Similar behaviour occurs for the fluorinated 1–3CzTrz-F series: the EAs as obtained from cyclic-voltammetry measurements (Supplementary Table 1) range from 2.7 eV to 2.9 eV and are all far outside the trap-free window. However, as shown in Fig. 2b, also for this series the compound with three Cz units 3CzTrz-F shows nearly trap-free electron transport, whereas the electron current of 1CzTrz-F is strongly reduced, showing a steep J–V curve with a slope of around 6 in the log(J)–log(V) plot. For both series an optimum electron current is reached for three Cz units, for which a nearly trap-free space-charge limited current (\(J \sim {V}^{2}\)) is measured. A further decrease or increase in the number of Cz moieties results in more severe electron trapping. To quantify the trap density, the J–V characteristics are modelled (lines, Fig. 2) with a previously developed drift-diffusion model19. The electron mobility is obtained from the quadratic trap-free regime observed for the 3CzTrz molecule and amounts to 2 × 10−9 m2 V−1 s−1. The currents of the other compounds are then described by the addition of electron traps, assuming a Gaussian energy distribution of trap states4. The trap concentrations and transport parameters for the 1–5CzTrz compounds and 1–3CzTrz-F series are given in Supplementary Tables 24, respectively. By studying the dependence on layer thickness and temperature, we confirmed that the observed difference of orders of magnitude in the electron current is not the result of a variation in injection barrier or built-in voltage Vbi (Supplementary Figs 47). Ohmic contacts have been realized by using a 1,3,5-Tris(1-phenyl-1H-benzimidazol-2-yl)benzene (TPBi) tunnel barrier to decouple the semiconductor from the electrode20.

Energy distribution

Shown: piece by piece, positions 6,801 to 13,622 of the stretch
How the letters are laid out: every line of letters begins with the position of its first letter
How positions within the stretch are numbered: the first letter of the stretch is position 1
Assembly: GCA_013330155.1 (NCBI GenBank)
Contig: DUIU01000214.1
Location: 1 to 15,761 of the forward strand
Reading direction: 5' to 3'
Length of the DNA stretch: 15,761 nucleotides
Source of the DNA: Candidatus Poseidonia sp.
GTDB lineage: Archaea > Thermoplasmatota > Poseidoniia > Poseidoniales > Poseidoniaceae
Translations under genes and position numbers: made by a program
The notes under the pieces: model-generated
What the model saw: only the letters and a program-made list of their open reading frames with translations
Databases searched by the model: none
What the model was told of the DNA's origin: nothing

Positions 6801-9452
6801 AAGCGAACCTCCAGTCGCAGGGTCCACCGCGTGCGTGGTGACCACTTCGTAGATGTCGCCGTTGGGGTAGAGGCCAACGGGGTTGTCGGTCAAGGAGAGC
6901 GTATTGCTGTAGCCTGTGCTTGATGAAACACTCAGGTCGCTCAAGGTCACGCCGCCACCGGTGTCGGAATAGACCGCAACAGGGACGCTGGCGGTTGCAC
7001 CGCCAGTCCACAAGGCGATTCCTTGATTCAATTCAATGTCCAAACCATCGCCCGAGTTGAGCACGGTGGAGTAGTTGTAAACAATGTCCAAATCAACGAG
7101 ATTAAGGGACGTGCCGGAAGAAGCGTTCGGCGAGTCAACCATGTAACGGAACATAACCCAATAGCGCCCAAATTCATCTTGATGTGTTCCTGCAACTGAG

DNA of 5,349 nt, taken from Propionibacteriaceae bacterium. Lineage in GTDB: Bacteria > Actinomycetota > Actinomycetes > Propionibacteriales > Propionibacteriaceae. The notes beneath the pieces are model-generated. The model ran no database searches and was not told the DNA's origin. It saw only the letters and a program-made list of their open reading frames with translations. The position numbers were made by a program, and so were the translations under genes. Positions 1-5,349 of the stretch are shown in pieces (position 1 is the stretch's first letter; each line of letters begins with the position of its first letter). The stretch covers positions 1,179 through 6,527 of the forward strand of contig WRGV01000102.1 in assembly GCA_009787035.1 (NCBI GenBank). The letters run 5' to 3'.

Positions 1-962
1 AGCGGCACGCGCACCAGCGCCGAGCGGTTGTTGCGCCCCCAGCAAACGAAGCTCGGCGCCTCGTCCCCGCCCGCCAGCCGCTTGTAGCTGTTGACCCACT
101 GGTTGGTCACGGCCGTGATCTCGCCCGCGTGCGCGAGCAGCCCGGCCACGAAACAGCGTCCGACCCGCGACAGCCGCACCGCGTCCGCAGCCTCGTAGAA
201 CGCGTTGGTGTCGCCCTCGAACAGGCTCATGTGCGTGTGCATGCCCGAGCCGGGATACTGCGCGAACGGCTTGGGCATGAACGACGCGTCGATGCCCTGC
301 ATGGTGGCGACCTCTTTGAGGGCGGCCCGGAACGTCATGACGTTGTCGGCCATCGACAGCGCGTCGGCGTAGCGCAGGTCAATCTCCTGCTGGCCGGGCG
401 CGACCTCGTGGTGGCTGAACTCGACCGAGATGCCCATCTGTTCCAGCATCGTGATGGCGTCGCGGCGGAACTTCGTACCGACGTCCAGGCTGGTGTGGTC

To obtain more insight into the molecular mechanism of trapping, we have as the next step computed the density of states (DOS) of the five 1–5CzTrz and three 1–3CzTrz-F compounds assuming the films to be amorphous (disordered molecular arrangement), with traps due to molecular oxygen (Supplementary Table 6; for further computational details, see Supplementary Information). The calculated ionization energies (Supplementary Table 7) agree well with the experimentally obtained numbers (Supplementary Table 1). The DOS distribution of the EA of molecular oxygen and amorphous 1–5CzTrz (LUMO) show that, as expected, the value of the EA increases with increasing number of carbazoles from 1CzTrz to 3CzTrz (Supplementary Fig. 8). As the EA distributions of O2 are not notably different (Supplementary Table 8), the increased EA results in reduced trapping. Further increase of the number of carbazoles (4–5CzTrz) results in lower EA and enhanced trapping (Supplementary Table 7), which agrees with the trend of trap densities obtained from the drift-diffusion model (Supplementary Table 2). In contrast, for the fluorinated 1–3CzTrz-F compounds, the value of EA and distributions of O2 do not notably vary, such that identical trapping is expected for all compounds (Supplementary Tables 9 and 10). This is clearly in contrast with the strong variation in electron current, shown in Fig. 2b. This suggests that it is not only the energetics of the molecules being responsible for the observed large variation in electron transport of the various CzTrz-based compounds. An open question is whether extrinsic electron trapping is also strongly dependent on the molecular arrangement of the molecules in the solid film. Of course, this can only be the case if the films are not fully amorphous but rather show molecular ordering to some extent, for instance in a coexisting phase comprising (nano-)crystalline domains21,22.